Mechanical nanocomputers

Babbage-style mechanical 'difference engine'Via Bruce Sterling, we discover that a group of US physicists have produced a blueprint for a robust nanoscale microprocessor. Not such groundbreaking news, you might think – until you discover that they are entirely based on mechanical principles derived from the famous Babbage Engine, a Victorian-era mechanical computer. [Image by lorentey]

Electronic computers proliferated once semiconductors became a reliable mass-production substrate, but there are some places where electronics are too delicate to operate reliably. Which reminds me of a science fiction novel in which the military spacecraft are fitted with mechanical computers so as not to be susceptible to damage from the EMP of nuclear weapons … a big Futurismic ‘thank you’ to anyone who can remind me of the author and title.

In related news, the ubiquitous Google have added another lump sum to the annual Turing Award, the “highest award in the field of computing science” for innovative ideas.

6 thoughts on “Mechanical nanocomputers”

  1. “Which reminds me of a science fiction novel in which the military spacecraft are fitted with mechanical computers so as not to be susceptible to damage from the EMP of nuclear weapons …”

    Not SF, but from real life I remember the story how, during the cold war, the West caught a Russian MiG flighter plane, and thoroughly dissected it.

    IIRC, they were very smug when they found that the electronics in the Russian plane were rather crude and unsophisticated. Until someone realised that these ‘crude’ electronics were able to withstand an EMP, which — at that time — most US aircraft (with their more sophisticated electronics) couldn’t…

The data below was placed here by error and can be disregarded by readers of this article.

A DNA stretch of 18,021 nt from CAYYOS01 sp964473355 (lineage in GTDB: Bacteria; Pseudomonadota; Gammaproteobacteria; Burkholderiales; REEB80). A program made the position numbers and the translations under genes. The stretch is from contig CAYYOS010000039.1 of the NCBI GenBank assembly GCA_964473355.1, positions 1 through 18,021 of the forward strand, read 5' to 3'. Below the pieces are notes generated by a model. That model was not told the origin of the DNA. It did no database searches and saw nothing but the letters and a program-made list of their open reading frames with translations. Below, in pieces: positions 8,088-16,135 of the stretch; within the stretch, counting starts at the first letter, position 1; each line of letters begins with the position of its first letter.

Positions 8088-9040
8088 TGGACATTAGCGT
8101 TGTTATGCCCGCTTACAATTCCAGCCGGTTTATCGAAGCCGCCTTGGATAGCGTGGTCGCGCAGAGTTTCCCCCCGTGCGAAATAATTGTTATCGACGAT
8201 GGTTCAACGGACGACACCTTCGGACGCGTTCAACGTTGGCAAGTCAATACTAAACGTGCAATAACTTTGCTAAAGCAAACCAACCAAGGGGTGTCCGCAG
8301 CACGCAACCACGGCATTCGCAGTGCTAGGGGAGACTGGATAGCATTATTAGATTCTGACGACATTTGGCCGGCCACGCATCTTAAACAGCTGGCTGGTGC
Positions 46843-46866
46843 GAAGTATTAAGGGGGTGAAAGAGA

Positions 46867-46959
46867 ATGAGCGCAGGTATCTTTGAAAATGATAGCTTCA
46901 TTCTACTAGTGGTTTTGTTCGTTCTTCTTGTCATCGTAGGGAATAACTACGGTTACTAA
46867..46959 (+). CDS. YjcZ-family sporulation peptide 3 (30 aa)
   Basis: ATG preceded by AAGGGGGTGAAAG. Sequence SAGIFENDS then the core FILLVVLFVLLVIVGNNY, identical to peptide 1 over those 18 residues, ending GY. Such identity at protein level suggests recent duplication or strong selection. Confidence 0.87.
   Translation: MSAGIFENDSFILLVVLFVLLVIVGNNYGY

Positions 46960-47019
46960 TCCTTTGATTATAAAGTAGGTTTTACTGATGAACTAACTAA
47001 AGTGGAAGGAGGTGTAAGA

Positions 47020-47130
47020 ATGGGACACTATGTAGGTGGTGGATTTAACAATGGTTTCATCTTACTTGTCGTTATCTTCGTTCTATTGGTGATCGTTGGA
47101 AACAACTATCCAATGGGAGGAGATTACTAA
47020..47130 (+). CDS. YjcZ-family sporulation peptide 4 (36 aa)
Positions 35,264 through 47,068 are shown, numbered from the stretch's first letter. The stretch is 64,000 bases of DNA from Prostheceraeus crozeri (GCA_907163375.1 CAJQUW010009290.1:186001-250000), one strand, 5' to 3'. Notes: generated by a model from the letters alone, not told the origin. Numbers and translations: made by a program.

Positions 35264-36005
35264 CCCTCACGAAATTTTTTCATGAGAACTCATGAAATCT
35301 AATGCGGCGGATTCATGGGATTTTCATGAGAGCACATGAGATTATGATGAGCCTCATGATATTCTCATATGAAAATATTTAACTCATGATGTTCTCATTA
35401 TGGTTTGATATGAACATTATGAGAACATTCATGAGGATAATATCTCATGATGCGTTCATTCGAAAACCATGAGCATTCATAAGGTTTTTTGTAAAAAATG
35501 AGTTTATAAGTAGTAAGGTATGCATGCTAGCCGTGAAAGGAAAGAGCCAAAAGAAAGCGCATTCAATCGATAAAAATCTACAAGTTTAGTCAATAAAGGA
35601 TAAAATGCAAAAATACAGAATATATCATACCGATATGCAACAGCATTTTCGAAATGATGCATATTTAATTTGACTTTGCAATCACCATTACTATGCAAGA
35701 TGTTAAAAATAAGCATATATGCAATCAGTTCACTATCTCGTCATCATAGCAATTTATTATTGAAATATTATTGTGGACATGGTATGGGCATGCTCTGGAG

Not sure if this is apocryphal or true, as I can’t find any links to it quickly.

  2. Link found!

    It was the MiG-25 Foxbat:


    “The Foxbat’s electronics were also frequently viewed as inferior to Western aircraft. The book ‘MiG Pilot’, which documents Viktor Belenko’s defection to the West with a MiG-25, notes derision of extensive use of vacuum tubes in the aircraft circuitry instead of semiconductors. However it is worth noting that vacuum tubes are arguably more resistant, perhaps by a factor of thousands, to electromagnetic interference than transistors. Whether this design was a result of technology decades behind the West or was a deliberate attempt to harden the aircraft against a nuclear blast is open to debate, as it is speculated that the Soviet Union knew about EMP effects of nuclear blasts long before Western governments did.”

    Link: .

    (Scroll down to “History”, to the third last paragraph before “Records”).

    Those Russinas weren’t so stupid!

  3. Cheers, Jetse – didn’t know that. History is full of fascinating nuggets.

    I’m still pretty sure the idea cropped up in an sf series, though; perhaps it was Brin’s “Sundiver” sequence?

  4. I am of course reminded of _Battlestar Galactica_, in which the obsolete Battlestar (i.e. battleship) survives the attack because it’s non-networked systems prove resistant to the virus-like attack that destroys the entire rest of the military fleet.

  5. The anarcho socialist civilization created by Ken MacLeod in “The Cassini Devision” uses Babbage difference engine style computers.

    The schtick is that there are weakly godlike nerdlings inhabiting Jupiter that keep flooding the solar system with malicious computer viruses.

    In order to avoid having their infrastructure hiijacked the anarcho socialists use mechanical and biomechanical computers, I can’t remember exactly why these are meant to be more durable than electronic ones.

    Also look at the last chapter of “The Stone Canal” for details on that society.

    The “Fall Revolution” Sequence is great anyway, but I guess that’s well known already in these parts.

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